LETTER EPSILON WITH PSILI~}{~GREEK SMALL LETTER NU~} may
be rendered "_by_" in S. Luke i. 51, convicts them of not being aware that
"the proud-in-the-imagination-of-their-hearts" is _a phrase_--in which
perforce "_by_" has no business whatever. One is surprised to have to
teach professed Critics and Scholars an elementary fact like this.
In brief, these learned men are respectfully assured that there is not one

of the "Parts of Speech" which will consent to be handled after the
inhumane fashion which seems to be to themselves congenial. Whatever they
may think of the matter, it is nothing else but absurd to speak of an
Angel "casting his sickle _into the earth_" (Rev. xiv. 19).--As for his
"pouring out his bowl _upon the air_" (xvi. 17),--we really fail to
understand the nature of the operation.--And pray, What is supposed to be
the meaning of "the things _upon the heavens_"--in Ephesians i. 10?
Returning to the preposition {~GREEK SMALL LETTER DELTA~}{~GREEK
SMALL LETTER IOTA~}{~GREEK SMALL LETTER ALPHA WITH OXIA~}
followed by the genitive,--(in respect of
which the Revisionists challenge Criticism by complaining in their Preface
[iii. 3 _ad fin._] that in the A. V. "ideas of instrumentality or of
mediate agency, distinctly marked in the original, have been _confused or
obscured in the Translation_,")--we have to point out:-(1st) That these distinguished individuals seem not to be aware that the
proprieties of English speech forbid the use of "_through_" (as a
substitute for "_by_") in certain expressions where instrumentality is
concerned. Thus, "the Son of man" was not betrayed "_through_" Judas, but
"_by_" him (Matt. xxvi. 24: Luke xxii. 22).--Still less is it allowable to
say that a prophecy was "spoken," nay "_written_," "_through_ the Prophet"
(Matth. i. 22 and margin of ii. 5). "Who spake BY_ the Prophets_," is even
an article of the Faith.
And (2ndly),--That these scholars have in consequence adopted a see-saw
method of rendering {~GREEK SMALL LETTER DELTA~}{~GREEK SMALL
LETTER IOTA~}{~GREEK SMALL LETTER ALPHA WITH OXIA~},--sometimes in
one way, sometimes in the other.
First, they give us "wonders and signs done _by_ the Apostles" (Acts ii.
43; but in the margin, "Or, _through_"): presently, "a notable miracle
hath been wrought _through_ them" (iv. 16: and this time, the margin
withholds the alternative, "Or, _by_"). Is then "the true meaning" of
"_by_," in the former place, "apparent to a Reader of ordinary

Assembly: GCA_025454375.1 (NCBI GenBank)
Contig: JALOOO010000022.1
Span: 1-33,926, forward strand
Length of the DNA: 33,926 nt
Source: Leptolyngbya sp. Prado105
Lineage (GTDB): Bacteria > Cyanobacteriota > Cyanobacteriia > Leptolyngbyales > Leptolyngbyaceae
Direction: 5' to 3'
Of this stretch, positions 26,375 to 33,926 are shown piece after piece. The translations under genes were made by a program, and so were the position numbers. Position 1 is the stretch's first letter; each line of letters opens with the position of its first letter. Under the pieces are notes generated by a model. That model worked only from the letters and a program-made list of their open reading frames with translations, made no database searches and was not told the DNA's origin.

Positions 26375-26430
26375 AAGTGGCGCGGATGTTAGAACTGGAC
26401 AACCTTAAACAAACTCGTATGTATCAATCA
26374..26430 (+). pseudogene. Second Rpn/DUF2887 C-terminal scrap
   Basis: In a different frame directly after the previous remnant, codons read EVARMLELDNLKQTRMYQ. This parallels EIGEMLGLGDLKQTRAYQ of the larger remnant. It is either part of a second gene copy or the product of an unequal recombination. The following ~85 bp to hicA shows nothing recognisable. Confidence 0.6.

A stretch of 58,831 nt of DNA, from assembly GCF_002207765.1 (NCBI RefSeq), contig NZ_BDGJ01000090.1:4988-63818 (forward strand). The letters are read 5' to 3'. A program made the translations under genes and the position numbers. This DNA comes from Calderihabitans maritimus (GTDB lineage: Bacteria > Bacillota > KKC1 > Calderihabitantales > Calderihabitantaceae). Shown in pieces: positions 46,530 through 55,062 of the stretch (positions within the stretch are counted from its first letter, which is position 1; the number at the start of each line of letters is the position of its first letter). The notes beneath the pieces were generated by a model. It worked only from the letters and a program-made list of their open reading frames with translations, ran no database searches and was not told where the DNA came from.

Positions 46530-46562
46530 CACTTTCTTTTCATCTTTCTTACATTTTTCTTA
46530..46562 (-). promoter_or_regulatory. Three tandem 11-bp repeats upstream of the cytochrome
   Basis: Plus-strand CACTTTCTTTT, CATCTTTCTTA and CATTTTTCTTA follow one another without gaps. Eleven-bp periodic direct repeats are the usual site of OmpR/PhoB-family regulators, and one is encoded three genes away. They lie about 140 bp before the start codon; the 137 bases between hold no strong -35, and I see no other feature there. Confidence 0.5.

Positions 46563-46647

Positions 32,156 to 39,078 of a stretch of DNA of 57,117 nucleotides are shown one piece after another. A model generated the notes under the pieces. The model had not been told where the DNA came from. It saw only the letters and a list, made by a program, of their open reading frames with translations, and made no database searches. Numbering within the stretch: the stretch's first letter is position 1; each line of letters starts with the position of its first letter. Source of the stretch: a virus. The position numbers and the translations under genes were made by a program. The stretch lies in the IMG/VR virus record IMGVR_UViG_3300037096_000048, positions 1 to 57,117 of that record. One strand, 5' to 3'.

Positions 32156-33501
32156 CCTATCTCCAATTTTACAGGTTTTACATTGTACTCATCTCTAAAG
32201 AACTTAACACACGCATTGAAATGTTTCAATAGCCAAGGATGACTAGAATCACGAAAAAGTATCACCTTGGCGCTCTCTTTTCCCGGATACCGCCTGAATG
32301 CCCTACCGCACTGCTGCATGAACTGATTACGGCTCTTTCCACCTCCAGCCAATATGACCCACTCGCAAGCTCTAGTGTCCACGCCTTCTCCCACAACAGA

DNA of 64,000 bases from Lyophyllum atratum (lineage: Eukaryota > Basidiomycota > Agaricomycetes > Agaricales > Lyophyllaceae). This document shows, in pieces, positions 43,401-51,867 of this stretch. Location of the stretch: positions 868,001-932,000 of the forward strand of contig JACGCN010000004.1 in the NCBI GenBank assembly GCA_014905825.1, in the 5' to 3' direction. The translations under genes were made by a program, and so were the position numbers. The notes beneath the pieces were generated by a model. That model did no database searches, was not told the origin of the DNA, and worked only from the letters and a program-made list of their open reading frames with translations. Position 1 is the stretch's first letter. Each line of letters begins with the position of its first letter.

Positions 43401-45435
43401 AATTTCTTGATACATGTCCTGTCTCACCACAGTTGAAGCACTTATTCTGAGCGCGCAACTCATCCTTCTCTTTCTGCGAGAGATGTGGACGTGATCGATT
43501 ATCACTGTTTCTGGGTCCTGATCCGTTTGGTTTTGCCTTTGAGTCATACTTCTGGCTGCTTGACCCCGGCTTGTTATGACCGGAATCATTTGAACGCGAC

intelligence"? but so obscure in the latter as to render _necessary_ the
alteration to "_through_"? Or (_sit venia verbo_),--Was it a mere "toss-up"
with the Revisionists _what_ is the proper rendering of {~GREEK SMALL LETTER
DELTA~}{~GREEK SMALL LETTER IOTA~}{~GREEK SMALL LETTER ALPHA
WITH OXIA~}?
(3rdly), In an earlier place (ii. 22), we read of "miracles, wonders, and
signs" which "GOD did _by_" JESUS of Nazareth. Was it reverence, which, on
that occasion, forbad the use of "_through_"--even in the margin? We hope
so: but the preposition is still the same--{~GREEK SMALL LETTER
DELTA~}{~GREEK SMALL LETTER IOTA~}{~GREEK SMALL LETTER ALPHA
WITH OXIA~} not {~GREEK SMALL LETTER UPSILON WITH

DASIA~}{~GREEK SMALL LETTER PI~}{~GREEK SMALL LETTER OMICRON
WITH OXIA~}.
Lastly (4thly),--The doctrine that Creation is the work of the Divine WORD,
all Scripture attests. "All things were made _by_ Him" (S. Jo. i. 3):--"the
world was made _by_ Him" (ver. 10).--Why then, in Col. i. 16, where the
same statement is repeated,--("all things were created _by_ Him and for
Him,")--do we find "_through_" substituted for "_by_"? And why is the same
offence repeated in 1 Cor. vii. 6,--(where we _ought_ to read,--"one GOD,
the FATHER, of whom are all things ... and one LORD JESUS CHRIST, _by_
whom are all things")?--Why, especially, in Heb. i. 2, in place of "_by_
whom also [viz. by THE SON] He made the worlds," do we find substituted
"_through_ whom"?... And why add to this glaring inconsistency the
wretched vacillation of giving us the choice of "_through_" (in place of